Thursday, December 5, 2013

I'm wondering . . .

This Education Week article is interesting to me and makes me wonder who makes these decisions for us and the criteria they use when making them.  In this case it refers to a new teacher assessment, the edTPA, that will become part of the licensing requirements in January 2014.

I know nothing about the test, what interests me is that Washington and New York are the first two states to adopt the test and the difference in the cut scores.

Washington state, as I report in a story this week for Education Week, on Nov. 14 chose to set its bar at 35 out of 75 points, for a predicted passing rate of 85 percent of teacher-candidates. That figure is somewhat lower than the nationally recommended maximum of 42, a decision made in part because the exam is still pretty new, a state official told me. It's possible the state will look at increasing the score over time.

Conversely, a few days later, on Nov. 22, a New York state panel set its marker: a 49 out of 75 points for elementary teachers, a 35 for world and classical-language teachers, and a 41 for pretty much everyone else. Candidates also would have to earn a minimum score across the various rubrics that make up the total score.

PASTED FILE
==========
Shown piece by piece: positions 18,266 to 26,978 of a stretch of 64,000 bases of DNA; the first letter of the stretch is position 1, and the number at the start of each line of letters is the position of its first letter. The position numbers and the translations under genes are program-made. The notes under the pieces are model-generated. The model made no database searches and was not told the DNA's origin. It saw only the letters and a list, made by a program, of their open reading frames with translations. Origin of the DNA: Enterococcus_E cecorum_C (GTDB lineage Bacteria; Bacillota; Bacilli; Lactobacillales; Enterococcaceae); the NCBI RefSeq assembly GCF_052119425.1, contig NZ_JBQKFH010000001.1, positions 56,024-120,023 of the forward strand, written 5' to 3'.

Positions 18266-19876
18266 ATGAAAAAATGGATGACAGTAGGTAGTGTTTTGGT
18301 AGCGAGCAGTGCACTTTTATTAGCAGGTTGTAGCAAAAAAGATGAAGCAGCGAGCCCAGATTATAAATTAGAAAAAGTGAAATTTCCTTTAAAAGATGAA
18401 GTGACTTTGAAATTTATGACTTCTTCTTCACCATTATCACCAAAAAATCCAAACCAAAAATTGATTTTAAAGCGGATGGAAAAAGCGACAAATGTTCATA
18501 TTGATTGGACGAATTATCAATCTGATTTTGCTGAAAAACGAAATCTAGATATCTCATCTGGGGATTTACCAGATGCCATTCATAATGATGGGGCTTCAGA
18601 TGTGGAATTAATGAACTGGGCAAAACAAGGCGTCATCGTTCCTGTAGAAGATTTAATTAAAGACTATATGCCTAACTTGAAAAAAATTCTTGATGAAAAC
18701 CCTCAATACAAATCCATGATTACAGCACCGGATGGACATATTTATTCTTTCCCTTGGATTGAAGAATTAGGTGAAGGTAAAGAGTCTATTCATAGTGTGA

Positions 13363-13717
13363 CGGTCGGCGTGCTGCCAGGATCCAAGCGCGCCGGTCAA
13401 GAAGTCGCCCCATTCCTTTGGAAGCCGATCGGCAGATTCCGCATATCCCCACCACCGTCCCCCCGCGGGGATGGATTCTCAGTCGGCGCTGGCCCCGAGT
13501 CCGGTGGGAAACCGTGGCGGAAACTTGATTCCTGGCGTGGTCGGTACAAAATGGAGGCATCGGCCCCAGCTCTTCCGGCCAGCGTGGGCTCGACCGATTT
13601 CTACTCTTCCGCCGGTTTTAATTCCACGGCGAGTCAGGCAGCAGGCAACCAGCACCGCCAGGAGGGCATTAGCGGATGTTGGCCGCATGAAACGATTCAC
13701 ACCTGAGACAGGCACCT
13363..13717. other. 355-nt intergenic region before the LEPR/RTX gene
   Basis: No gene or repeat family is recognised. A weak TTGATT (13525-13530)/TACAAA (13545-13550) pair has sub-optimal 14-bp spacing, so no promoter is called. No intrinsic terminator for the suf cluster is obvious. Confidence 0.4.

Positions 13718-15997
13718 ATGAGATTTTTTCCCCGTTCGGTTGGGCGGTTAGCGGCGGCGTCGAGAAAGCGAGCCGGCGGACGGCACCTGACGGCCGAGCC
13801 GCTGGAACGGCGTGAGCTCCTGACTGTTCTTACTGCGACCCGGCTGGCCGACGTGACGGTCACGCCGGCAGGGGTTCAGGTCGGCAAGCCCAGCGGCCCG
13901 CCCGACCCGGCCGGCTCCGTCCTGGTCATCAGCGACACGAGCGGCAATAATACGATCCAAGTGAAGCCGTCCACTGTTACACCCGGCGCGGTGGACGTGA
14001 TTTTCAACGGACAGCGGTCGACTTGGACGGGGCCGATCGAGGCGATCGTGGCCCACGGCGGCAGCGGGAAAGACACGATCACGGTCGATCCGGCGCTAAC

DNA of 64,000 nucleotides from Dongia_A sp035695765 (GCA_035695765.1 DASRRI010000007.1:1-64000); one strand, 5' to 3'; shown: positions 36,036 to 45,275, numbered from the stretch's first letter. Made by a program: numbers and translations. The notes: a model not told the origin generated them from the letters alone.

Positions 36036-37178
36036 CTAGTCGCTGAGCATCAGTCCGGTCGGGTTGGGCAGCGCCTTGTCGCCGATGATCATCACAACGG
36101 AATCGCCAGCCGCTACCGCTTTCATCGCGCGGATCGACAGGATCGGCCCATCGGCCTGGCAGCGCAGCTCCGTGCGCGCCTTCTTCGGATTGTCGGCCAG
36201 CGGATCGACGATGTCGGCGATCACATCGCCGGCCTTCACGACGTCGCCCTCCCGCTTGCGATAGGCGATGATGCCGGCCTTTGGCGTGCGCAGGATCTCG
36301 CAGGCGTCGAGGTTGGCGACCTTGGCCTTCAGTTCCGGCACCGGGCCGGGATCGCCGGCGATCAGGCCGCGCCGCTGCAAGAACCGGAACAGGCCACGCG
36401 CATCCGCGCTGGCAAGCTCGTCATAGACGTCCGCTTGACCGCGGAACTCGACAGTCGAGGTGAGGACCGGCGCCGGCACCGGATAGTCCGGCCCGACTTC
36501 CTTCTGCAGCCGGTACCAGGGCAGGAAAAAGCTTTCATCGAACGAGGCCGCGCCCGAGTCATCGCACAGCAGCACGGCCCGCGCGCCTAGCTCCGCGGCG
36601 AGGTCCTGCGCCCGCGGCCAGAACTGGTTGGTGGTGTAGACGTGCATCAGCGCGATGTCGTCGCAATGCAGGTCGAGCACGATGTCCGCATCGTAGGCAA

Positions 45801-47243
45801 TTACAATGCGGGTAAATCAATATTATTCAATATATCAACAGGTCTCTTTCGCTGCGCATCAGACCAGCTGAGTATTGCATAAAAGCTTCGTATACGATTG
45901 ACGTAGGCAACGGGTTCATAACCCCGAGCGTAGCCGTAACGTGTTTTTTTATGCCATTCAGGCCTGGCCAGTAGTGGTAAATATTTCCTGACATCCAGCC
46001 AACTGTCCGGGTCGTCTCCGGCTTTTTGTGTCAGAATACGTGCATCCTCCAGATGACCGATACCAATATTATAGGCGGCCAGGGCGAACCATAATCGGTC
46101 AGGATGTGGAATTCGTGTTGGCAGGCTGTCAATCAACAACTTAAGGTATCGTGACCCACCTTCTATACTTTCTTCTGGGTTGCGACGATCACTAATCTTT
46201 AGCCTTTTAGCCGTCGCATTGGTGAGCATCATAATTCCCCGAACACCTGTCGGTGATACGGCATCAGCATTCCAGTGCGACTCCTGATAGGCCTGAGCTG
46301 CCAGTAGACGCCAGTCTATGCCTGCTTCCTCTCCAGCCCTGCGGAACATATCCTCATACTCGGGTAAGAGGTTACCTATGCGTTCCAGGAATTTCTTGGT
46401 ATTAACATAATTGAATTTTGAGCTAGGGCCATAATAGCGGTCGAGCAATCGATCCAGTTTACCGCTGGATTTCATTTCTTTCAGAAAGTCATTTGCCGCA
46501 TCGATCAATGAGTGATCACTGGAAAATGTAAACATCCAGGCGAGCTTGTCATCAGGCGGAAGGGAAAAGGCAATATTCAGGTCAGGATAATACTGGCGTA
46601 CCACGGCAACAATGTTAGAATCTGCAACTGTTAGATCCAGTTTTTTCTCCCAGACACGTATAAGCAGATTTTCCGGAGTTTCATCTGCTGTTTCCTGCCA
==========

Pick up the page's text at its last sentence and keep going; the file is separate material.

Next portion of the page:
Why the difference and why did our state pick a bar that is below the recommended cut score?  What does this decision communicate to parents and to prospective teachers?  Who and how was this decision made and what will trigger the possible increase suggested by the unnamed state official?  It makes me further wonder the intent of the assessment.  Is it measuring the candidates capacity for becoming a "proficient" teacher?  Is it intended to weed out teachers without the capacity to reach the "proficient" standard?  Is it a measure of the effectiveness of the college that prepared the candidate to meet the licensing requirements?  Just wondering.

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